Direct social spending by government constitutes 18.6 percent of GDP in the US. In Australia, the total is 16.9 percent, and in Canada, it is 16.3 percent. France tops the list with 29.4 percent.
But this just captures spending by government entities. When we look at other types of spending that result from tax incentives and mandates, things look different.
Once tax breaks for social purposes (TBSPs) are included, the US begins to look much more similar to its European counterparts. By this measure, the US falls in the middle, with more net social spending (as a percentage of GDP) than New Zealand, Norway, Luxembourg, Australia, and Canada (y axis=percentage of GDP):
By this measure, social spending constitutes 20.1 percent in the US, compared to 17.4 percent in Australia and 15.3 percent in Canada. Luxembourg is 18.0 percent and Norway is 18.1 percent. France, again, tops the list with 27.9 percent.
These tax breaks have the effect of encouraging “private” social expenditures as well, including health care spending (for example).
Once these “private” sources of social spending are included, we find that the US spends the most by far. We should note also that these figures, from 2011, predate the enactment of “Obamacare,” and do not reflect what will likely entail far greater amounts of private social social expenditure on health care.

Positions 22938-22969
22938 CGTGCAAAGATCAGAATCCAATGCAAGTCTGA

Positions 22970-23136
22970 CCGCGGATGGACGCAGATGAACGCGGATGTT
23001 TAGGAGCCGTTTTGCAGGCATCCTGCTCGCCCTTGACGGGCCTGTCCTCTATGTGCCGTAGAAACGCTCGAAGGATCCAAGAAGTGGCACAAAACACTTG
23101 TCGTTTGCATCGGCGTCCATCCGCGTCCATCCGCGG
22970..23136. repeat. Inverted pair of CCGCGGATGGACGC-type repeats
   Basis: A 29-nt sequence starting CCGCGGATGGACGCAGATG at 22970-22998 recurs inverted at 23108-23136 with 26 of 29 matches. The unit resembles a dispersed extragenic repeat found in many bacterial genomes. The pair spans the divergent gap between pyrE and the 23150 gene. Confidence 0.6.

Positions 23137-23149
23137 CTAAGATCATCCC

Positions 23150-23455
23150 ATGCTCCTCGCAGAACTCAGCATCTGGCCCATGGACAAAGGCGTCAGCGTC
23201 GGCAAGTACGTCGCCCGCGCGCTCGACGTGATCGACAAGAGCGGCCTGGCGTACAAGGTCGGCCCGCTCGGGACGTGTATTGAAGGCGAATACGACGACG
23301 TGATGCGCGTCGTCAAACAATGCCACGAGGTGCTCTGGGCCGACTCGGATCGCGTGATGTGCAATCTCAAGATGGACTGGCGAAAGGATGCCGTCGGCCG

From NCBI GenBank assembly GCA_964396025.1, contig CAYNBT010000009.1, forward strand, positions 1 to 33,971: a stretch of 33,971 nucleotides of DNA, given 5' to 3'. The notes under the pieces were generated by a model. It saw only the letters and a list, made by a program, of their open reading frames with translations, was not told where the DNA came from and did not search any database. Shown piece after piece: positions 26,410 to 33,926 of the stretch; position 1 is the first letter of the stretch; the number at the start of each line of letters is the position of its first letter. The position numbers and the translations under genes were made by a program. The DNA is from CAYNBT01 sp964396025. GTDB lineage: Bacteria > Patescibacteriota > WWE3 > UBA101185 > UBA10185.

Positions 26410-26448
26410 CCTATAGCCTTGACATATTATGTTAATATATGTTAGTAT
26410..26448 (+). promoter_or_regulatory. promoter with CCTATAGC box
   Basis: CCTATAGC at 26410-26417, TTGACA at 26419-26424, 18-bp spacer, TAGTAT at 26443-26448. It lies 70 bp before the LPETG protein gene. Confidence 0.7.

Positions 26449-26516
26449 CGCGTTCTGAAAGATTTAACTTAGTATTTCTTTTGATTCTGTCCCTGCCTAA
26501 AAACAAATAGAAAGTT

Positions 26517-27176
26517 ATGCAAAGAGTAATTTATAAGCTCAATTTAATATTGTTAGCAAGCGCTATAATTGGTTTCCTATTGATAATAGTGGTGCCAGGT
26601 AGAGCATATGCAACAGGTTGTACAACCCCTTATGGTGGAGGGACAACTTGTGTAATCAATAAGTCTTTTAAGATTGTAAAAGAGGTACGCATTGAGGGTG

In this measure, private social spending comes in at 10.1 percent which is almost twice as much as the next big private spender, the Netherlands, at 5.2 percent. The United Kingdom comes in third at 4.8 percent (y axis=percentage of GDP):
So, once we take this into account, we get what the OECD calls “net total social expenditure.” It is, of course, deceptive to ignore social expenditures that take a form other than cash transfers and transactions with government agencies. After all, numerous countries other than the US employ legislation (including tax law) to incentivize or mandate social spending with the specific purpose of providing benefits or advantages to certain households.
The resulting analysis looks like this (y axis=percentage of GDP):
In the US, net total social expenditures amount to 28.7 percent of GDP. Only France shows a higher rate than this with 31.2 percent. Belgium comes in third at 27.4 percent.
The OECD also created a nice graph that compares the “government expenditure” measure with the broader total social expenditure measure:
There are a few things we can learn from this analysis. First of all, it is important to note that the US does not redistribute resources any less than other countries. Like most other “developed” countries, the US employs a wide variety of public policies to benefit certain groups and income levels.